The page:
Renaissance Computing Institute (RENCI) at East Carolina University

In 2010, the Science Panel that advises the North Carolina Coastal Resources Commission released a report. It said the state could expect a 39-inch sea-level rise by the end of the century. If that came to pass, it would affect billions of dollars of property along the coast.

Map of fall colors
Dr. Howard Neufeld, Michael Denslow / Appalachian State

What weekend should you go to Grandfather Mountain in western North Carolina to see the fall colors at the peak of perfection? There's a map that was created by scientists at Appalachian State that attempts to answer that very question.

Environment NC
Dave DeWitt

Environmental groups are putting pressure on Governor Pat McCrory to do more to clean up coal ash across the state. Environment North Carolina delivered a petition with 40,000 signatures to his office today.

Legislation goes into effect today that directs Duke Energy to clean up coal ash at the four pits deemed to be the highest risk. The law gives Duke 15 years to complete the clean-up.

Environmentalists say that doesn’t go far enough.

National Audubon Society, Meryl Lorenzo

  

Climate change will likely alter the migratory routes and habitats of more than half of the birds in North America, according to new study published by the National Audubon Society.

Wood Duck
Ellerbee Creek Watershed Association

Honking horns, slamming doors and congested streets: these are the sounds and sites of a bustling city. 

A champion tiger shark at a fish rodeo in 1988
Joel Fodrie / UNC IMS

Over the past 30 years, the size of sharks in the Gulf of Mexico has been shrinking. Drastically. Some sharks are 70 percent smaller.

The findings come from the University of Alabama and the University of North Carolina's Institute of Marine Sciences.

Researchers came up with a novel way of gathering the historical data. While there wasn't any academic database that collected such information, local newspapers in the Gulf region have been publishing the results of fishing competitions for years.

seismic testing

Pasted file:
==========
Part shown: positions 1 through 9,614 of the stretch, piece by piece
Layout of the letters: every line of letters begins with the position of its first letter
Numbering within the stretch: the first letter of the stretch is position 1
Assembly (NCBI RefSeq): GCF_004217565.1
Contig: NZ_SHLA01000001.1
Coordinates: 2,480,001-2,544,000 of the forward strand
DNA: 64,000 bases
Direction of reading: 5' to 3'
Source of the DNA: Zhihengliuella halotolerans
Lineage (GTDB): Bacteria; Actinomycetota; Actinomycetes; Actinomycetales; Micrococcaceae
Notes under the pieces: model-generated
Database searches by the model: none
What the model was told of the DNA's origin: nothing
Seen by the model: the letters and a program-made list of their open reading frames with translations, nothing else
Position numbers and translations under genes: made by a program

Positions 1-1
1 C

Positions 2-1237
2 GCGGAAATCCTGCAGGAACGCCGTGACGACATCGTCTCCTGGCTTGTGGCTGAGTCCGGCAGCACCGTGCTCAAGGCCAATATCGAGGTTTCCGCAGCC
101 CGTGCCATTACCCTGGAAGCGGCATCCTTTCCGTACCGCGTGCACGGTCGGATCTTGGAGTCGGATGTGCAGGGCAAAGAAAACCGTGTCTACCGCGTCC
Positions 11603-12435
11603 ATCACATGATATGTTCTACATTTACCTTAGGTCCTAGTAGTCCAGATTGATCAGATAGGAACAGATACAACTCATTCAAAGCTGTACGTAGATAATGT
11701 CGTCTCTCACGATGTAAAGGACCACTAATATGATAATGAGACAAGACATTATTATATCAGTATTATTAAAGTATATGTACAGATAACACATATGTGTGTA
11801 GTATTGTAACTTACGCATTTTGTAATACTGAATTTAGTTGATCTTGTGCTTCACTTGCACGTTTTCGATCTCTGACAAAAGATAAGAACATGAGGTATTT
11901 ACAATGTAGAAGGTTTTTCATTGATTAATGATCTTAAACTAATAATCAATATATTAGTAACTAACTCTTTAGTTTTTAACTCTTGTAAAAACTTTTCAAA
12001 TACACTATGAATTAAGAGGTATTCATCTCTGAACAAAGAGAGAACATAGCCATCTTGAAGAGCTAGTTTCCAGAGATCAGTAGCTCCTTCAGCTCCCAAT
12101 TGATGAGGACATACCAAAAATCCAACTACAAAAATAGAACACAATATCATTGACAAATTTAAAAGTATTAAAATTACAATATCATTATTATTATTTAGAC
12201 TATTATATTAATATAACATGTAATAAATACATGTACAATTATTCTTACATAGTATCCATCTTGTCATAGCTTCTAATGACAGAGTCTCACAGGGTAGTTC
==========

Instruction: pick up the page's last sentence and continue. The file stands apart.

Bureau of Ocean Energy Management

The days of oil rigs off the coast of the Outer Banks is still many years away, if it ever comes. But the state of North Carolina is already making plans that will allow oil companies to use seismic imaging to search for possible oil reserves.

Donald Van der Vaart, the Energy Policy Advisor with the Department of Environment and Natural Resources, told the North Carolina Energy Policy Council that seismic testing was last done off the coast of North Carolina in the 1980s.

The hydraulic fracturing (fracking) water cycle.
Environmental Protection Agency

Big news came out this week about fracking: Duke scientists have found that natural gas wells used in fracking caused contamination in eight drinking water wells in Texas and Pennsylvania.

Photo: A drilling site in northeastern Louisiana.
Daniel Foster via Flickr

A Duke University study exonerates hydraulic fracturing from contaminating drinking water at sites in Pennsylvania and Texas. Instead, researchers blame faulty shale gas wells for leaking methane into the water, sometimes making it flammable.

solar panels
Strata Solar

Duke Energy is investing $500 million in solar power generation in North Carolina.

Three new large-scale solar facilities will be built in Bladen, Wilson, and Duplin Counties. The 65 megawatt facility in Duplin will be the largest solar plant east of the Mississippi.

Due to a state law passed in 2007, Duke and other utilities must source at least 12.5 percent of their power from renewable sources by 2021.

“We choose solar today because solar is the cheapest renewable energy certificate available to us,” said Duke Energy Vice President Rob Caldwell.

red wolf
Dave DeWitt / WUNC

Hank and Betty seem like they’re in a pretty good mood today. It’s stopped raining, and the sun is poised to peak out between the loblolly pines that surround their den. And their caretaker, Kim Wheeler, has brought them a snack.

As the director of the Red Wolf Coalition, Wheeler cares for these two captive red wolves at their enclosure just south of Columbia. She often brings groups of tourists here to see the mating pair and learn more about how the species behaves.

Hofmann Forest
Historical State, NCSU Libraries

A new buyer has been added to the sales agreement for the 78,000-acre Hofmann Forest.

N.C. State University plans to sell two-thirds of the property to an Alabama-based sustainable timber company called Resource Management Service. The remaining third will still go to Hofmann Forest, LLC, which is owned by the Walkers, a prominent farming family in Illinois.